Ft. Wright Debating What Its Property Tax Rate Will Be this Year
Further discussions took place Wednesday evening amongst Fort Wright City Council members toward solving the city’s tax rate puzzle for fiscal year July 1, 2015-June 30, 2016, regarding real estate, personal, and mixed-use property. In an effort to clear any gray area before council sits down for a final vote next month, Mayor Dave Hatter read aloud a document from the Northern Kentucky Area Development District (NKADD). Enclosed within: “Our Q-rate one, compensating rate for 2015, every city is guaranteed this rate and they put that at .267, which is actually slightly less than the rate we took last year, .268, which was compensated plus-two as I recall, so that’s what they (N.K.A.D.D) say is the compensating rate,” he read.
“It has never been clear to me that there’s really two ways to compute the compensating rate. My understanding has always been is that the compensating rate is designed to make sure that you generate at least the same base-level money that you did the previous year,” Hatter began. “We would actually take a slight decrease to guarantee the same amount of tax revenue for property taxes at a compensating rate.”
As a second option, the state document covered “substitute rates,” listed at .276 – akin to a tax increase, according to Hatter, and a term neither he nor council members were familiar with. “Now most of you have been here for a while…have any of you heard of the substitute rate before? I have not.”
How is it possible that the city’s property base increased, yet the compensating rate would not drop?, Hatter questioned. How could the rate not decrease to get to the same level?, he asked.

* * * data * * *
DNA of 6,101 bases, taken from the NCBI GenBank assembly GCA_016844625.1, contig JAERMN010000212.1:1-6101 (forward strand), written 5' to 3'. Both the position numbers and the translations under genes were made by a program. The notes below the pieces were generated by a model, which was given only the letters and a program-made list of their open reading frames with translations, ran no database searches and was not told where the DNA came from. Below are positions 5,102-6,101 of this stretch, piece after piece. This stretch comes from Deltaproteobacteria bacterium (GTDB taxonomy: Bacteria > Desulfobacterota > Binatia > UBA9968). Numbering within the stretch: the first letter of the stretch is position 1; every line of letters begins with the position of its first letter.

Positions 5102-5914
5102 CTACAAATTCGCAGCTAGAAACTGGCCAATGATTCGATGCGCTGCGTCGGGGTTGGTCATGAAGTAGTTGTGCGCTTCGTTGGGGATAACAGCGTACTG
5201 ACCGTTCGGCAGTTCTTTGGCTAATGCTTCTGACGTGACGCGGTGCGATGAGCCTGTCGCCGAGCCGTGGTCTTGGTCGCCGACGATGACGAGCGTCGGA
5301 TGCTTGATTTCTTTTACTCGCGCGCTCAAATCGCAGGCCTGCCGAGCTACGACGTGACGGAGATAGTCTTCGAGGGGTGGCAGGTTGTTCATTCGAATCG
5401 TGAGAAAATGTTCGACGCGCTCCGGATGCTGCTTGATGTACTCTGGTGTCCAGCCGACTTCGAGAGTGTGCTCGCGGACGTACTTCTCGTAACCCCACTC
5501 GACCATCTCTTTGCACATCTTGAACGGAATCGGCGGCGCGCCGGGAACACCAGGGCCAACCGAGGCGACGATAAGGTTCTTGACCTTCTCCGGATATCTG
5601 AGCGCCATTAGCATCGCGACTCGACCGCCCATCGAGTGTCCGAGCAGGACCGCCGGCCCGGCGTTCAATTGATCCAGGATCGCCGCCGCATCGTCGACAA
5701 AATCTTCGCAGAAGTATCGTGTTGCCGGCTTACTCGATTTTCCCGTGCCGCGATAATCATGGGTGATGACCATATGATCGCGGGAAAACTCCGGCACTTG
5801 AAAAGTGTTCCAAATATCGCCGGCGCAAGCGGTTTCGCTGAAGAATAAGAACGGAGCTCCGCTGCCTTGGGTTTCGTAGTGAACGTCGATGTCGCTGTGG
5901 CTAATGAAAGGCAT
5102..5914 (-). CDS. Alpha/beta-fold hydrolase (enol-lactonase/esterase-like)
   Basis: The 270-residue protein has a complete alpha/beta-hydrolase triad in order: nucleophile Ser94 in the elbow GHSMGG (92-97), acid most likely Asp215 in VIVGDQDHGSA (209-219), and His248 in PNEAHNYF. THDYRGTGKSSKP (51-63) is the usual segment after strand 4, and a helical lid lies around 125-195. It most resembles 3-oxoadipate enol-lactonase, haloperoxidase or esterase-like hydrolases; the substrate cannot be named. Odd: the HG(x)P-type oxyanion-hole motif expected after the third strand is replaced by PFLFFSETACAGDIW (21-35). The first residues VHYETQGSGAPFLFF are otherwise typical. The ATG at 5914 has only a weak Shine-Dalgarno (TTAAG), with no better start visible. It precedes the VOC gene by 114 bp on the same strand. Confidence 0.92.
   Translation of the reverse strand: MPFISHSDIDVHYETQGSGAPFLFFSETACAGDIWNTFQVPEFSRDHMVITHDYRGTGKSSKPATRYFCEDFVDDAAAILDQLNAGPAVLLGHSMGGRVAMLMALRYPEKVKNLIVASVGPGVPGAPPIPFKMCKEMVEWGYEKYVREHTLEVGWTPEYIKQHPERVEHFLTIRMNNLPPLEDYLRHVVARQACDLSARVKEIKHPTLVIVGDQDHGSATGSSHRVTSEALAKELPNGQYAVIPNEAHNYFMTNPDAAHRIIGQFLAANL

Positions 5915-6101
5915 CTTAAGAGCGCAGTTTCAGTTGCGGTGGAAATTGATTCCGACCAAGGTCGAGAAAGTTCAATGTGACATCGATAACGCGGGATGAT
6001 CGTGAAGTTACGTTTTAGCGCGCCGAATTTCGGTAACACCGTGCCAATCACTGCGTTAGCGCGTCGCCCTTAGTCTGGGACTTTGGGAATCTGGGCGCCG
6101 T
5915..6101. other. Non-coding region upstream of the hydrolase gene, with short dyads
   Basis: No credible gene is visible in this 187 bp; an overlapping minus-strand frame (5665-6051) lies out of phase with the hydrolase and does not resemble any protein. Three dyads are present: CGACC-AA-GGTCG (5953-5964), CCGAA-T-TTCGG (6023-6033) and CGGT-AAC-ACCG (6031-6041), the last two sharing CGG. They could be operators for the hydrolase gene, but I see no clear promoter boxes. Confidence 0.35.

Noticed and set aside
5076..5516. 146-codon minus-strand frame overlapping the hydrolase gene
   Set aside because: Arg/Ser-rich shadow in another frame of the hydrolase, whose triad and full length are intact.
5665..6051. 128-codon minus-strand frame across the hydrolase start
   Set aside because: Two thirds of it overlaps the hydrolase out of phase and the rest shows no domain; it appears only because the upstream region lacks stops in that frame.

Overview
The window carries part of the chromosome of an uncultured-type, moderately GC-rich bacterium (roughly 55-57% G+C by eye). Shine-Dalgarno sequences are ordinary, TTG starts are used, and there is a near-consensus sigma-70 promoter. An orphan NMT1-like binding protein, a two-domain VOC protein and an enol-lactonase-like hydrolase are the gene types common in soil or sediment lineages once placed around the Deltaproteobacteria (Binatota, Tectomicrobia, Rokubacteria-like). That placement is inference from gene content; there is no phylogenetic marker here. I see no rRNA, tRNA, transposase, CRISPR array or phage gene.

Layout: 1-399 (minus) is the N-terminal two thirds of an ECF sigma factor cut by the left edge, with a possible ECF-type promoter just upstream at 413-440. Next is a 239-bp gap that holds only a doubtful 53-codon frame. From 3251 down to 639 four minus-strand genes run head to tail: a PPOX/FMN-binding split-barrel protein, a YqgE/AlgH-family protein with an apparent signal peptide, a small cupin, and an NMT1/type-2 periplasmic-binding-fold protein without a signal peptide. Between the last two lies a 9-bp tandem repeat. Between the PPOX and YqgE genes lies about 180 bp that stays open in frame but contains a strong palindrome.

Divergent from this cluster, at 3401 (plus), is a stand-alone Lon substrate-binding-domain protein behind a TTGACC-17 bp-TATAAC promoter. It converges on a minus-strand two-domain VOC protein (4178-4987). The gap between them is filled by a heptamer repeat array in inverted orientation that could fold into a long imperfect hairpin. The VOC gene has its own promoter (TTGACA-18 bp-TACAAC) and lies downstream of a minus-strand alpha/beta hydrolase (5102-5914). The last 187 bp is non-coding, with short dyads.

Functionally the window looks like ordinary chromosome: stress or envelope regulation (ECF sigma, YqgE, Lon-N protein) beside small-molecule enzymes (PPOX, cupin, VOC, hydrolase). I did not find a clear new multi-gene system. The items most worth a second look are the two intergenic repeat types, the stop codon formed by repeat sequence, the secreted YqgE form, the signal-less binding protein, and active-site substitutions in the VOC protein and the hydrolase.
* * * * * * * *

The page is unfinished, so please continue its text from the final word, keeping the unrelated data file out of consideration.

Councilman Bernie Wessels: “The bottom line is, we have a budget with proposed revenues and we need to cover the expenses that we all felt was necessary when we approved the budget. Whether or not that additional revenue is coming from more job creation or another source of revenue that we have, I believe that we said we need to have a two-percent increase in revenue to cover those expenses,” he said.
The tax rate debate will continue at the city’s next meeting on September 2 at 6 p.m.
An additional ordinance passed regarding the establishment of an assessed rate of $149.54 for the collection of waste and recyclables, ending June 30, 2016.
The Kyles/Dixie project, delayed by the state for numerous years, will be completed by the city itself if an agreement isn’t reached within a week or two, Hatter said, adding that the option is not ideal.
Fort Wright is in preliminary discussions on ways to keep city properties in good condition and a partnership with several area high schools could be in the works for them to provide volunteers to assist in cleanup where it is needed. The city’s Preservation Committee will talk about the proposal as well, aiding in the future decision.
Tracking software, Share Point, will be rolled out over the course of several weeks by Hatter. “Stuff that needs to get done but kind of falls through the cracks,” will be on the program he said, which council members and staff will have access to once it is up-and-running.
Written by Jason Finnell, RCN contributor